I started training back in September after I did a one of 5k run and wasn't pleased with the time. I was literally 4 minutes off my PB.

                              Around March time after reading one of Maffetones books on HR training I went and bought the big book of endurance and thought I'd give his methods a try. I set out on the 180 - 43 = 137 and stuck with it. Initially my aerobic speed  improved, say the first month. I seemed to hit a plateau after that and although I'm generally fitter endurance wise my MAF hasn't improved a whole lot (around 1 minute per mile) . I've therefore decided to add the 5 BPM, as recommended by Maffetone,  for those who have trained, raced for the past couple of years without injury or sickness. I've found that the pace at 140 to 142 feels right and is much easier to maintain i.e. I'm not constantly having to slow down to achieve a lower HR and I feel as though I'm actually training.

                              I'm not sure about nose breathing at 142 BPM. I'll try it now and let you know.

                               

                              Okay I've done a run and although I can breath through my nose at 142 BPM it's more comfortable to breath through my mouth at anything above 140 BPM.

                              jimmyb


                              port-a-bella-potty

                                I'm 43. I have been active since being around 13 years old and among other sports have a background of swimming, cycle racing, triathlon and running. Had a burn out around 30 though. I was of the opinion that 'no pain no gain' was the only way and paid the price. I got to the point were I couldnt train for more than two weeks without getting a cold and gave up on the idea of regular training for events. I still kept active riding my cycle to work and back, a bit of gym work and the odd 3 mile run. I've therefore never been out of shape since knocking competitive sport on the head.

                                I started training back in September after I did a one of 5k run and wasn't pleased with the time. I was literally 4 minutes off my PB.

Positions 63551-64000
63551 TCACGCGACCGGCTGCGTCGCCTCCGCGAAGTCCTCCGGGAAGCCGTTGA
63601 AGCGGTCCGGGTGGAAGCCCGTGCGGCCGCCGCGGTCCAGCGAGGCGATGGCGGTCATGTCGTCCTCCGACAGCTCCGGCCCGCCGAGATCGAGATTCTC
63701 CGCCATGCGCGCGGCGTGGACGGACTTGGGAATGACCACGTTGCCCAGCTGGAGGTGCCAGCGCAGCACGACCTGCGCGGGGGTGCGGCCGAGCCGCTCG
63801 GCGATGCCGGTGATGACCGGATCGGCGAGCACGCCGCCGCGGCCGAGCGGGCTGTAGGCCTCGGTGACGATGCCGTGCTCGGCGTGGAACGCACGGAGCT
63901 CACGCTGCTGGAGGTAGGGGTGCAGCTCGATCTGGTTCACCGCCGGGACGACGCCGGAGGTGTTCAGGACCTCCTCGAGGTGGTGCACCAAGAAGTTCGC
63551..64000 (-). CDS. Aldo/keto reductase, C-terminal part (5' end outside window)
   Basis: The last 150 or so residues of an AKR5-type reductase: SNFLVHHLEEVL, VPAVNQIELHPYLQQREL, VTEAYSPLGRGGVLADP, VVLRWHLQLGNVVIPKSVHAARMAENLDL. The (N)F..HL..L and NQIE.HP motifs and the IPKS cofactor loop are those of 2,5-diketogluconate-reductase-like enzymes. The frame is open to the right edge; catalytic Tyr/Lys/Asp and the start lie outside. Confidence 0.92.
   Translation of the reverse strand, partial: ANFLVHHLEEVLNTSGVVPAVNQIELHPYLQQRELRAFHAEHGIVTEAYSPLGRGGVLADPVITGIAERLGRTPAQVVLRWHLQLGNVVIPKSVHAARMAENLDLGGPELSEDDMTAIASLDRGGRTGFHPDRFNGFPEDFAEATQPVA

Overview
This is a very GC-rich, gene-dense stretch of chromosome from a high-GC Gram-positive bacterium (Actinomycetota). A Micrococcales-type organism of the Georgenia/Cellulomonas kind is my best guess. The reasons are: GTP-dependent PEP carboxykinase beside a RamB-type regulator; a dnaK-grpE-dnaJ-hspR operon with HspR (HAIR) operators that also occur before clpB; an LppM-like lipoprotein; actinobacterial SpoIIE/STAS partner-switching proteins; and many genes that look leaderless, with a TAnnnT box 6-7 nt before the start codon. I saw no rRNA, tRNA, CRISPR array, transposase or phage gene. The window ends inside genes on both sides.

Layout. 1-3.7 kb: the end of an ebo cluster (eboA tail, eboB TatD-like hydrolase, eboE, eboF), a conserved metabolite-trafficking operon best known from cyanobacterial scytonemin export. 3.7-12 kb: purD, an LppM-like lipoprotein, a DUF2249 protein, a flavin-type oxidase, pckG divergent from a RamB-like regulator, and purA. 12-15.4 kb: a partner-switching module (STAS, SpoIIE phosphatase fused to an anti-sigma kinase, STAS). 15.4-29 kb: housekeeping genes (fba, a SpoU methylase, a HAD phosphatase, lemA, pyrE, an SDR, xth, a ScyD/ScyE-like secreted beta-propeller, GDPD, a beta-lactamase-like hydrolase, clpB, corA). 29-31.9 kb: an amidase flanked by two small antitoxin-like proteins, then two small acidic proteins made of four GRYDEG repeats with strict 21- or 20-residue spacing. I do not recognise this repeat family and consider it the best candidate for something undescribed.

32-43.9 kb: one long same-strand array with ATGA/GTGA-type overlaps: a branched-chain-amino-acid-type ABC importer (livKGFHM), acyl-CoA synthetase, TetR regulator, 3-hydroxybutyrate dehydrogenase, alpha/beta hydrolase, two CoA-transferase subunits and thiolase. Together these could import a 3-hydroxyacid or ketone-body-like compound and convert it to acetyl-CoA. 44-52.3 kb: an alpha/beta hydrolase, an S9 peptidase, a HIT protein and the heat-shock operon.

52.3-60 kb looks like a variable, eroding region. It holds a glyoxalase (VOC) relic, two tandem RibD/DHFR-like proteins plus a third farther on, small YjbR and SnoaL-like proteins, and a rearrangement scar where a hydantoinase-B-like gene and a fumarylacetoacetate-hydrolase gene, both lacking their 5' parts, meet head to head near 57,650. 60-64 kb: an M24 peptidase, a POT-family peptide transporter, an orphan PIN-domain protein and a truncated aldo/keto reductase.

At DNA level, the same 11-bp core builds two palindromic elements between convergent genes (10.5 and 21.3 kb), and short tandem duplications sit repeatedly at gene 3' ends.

Around March time after reading one of Maffetones books on HR training I went and bought the big book of endurance and thought I'd give his methods a try. I set out on the 180 - 43 = 137 and stuck with it. Initially my aerobic speed  improved, say the first month. I seemed to hit a plateau after that and although I'm generally fitter endurance wise my MAF hasn't improved a whole lot (around 1 minute per mile) . I've therefore decided to add the 5 BPM, as recommended by Maffetone,  for those who have trained, raced for the past couple of years without injury or sickness. I've found that the pace at 140 to 142 feels right and is much easier to maintain i.e. I'm not constantly having to slow down to achieve a lower HR and I feel as though I'm actually training.

                                I'm not sure about nose breathing at 142 BPM. I'll try it now and let you know.

                                 

                                Hey Rich,

                                 

                                Welcome to the board!Cool

                                 

                                1 minute of improvement in your MAF tests since March is actually very substantial. Especially since your pace must have started out around 10:00-10:20ish, and got down to 9:00-9:20. That's almost 10% in just three months! A plateau can be a few things. It wasn't caused by working out at 137, though. Even if your MAF should have been 142 from the beginning, you can see improvements from working in a ten beat zone below MAF, and some runners have seen improvement going even lower. Sometimes, it's a volume problem. You either need less, or you need more. It can be a life stress problem--some added stress has occurred. It also can be just that you hit the warmer months of the year. Not uncommon to see a plateau. The temperatures alone can mask improvement for awhile--you hit a plateau then start to improve once your body acclimates.It could also be that it's time for some anaerobic workouts to get some balance. 12-16 weeks can be enough time for an aerobic base phase.

                                 

                                Not saying you shouldn't be working out at 142, that's your call, and your MAF tests will indicate whether or not it's a good choice. The key to this training is the MAF test, no matter what you decide to experiment with. Keep going! Awesome work so far.

                                 

                                --Jimmy

                                 

                                P.S. Running at MAF feels real easy. Maffetone writes that it will feel easy, but some runners get so fast at MAF, that they end up having to use a lower HR than MAF for some training runs, because they find running at MAF uncomfortable. This is tied to his discussion of aerobic intervals in many of his books. I imagine he's talking about athletes like Mark Allen who ended up with 5:20 pace or better in MAF tests. I imagine it's relative though, and maybe my 5:20 would be a 7:20. I'll let you know if ever get there. It will be world news.

                                Log    PRs